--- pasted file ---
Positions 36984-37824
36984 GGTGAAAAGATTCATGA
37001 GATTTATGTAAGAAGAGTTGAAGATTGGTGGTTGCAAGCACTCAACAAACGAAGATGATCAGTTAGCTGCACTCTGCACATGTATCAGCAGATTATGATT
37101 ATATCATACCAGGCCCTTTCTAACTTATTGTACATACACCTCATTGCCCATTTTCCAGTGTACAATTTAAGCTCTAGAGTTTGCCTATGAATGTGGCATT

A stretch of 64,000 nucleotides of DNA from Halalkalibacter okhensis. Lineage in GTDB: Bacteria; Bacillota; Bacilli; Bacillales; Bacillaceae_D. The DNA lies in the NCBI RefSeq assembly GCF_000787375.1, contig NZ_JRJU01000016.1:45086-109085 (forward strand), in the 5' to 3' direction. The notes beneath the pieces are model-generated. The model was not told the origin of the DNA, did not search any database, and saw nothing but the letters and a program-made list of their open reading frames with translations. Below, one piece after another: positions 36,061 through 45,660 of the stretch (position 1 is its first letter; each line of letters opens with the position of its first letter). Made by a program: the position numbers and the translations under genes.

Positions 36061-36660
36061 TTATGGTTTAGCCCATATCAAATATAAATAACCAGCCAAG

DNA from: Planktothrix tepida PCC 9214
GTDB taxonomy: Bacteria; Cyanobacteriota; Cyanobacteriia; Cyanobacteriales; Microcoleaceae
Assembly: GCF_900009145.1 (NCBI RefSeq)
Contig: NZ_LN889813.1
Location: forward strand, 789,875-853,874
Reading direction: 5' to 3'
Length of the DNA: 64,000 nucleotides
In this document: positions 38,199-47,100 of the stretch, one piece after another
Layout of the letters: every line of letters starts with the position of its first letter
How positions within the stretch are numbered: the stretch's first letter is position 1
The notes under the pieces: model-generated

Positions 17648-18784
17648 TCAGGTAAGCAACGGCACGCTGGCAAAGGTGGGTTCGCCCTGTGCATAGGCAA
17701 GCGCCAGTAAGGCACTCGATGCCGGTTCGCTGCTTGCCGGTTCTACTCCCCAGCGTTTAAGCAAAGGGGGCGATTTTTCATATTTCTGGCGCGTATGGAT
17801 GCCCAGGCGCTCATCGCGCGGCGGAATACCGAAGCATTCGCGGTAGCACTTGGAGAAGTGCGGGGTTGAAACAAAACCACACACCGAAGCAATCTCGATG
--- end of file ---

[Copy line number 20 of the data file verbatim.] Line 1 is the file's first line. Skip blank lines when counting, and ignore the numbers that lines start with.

17648 TCAGGTAAGCAACGGCACGCTGGCAAAGGTGGGTTCGCCCTGTGCATAGGCAA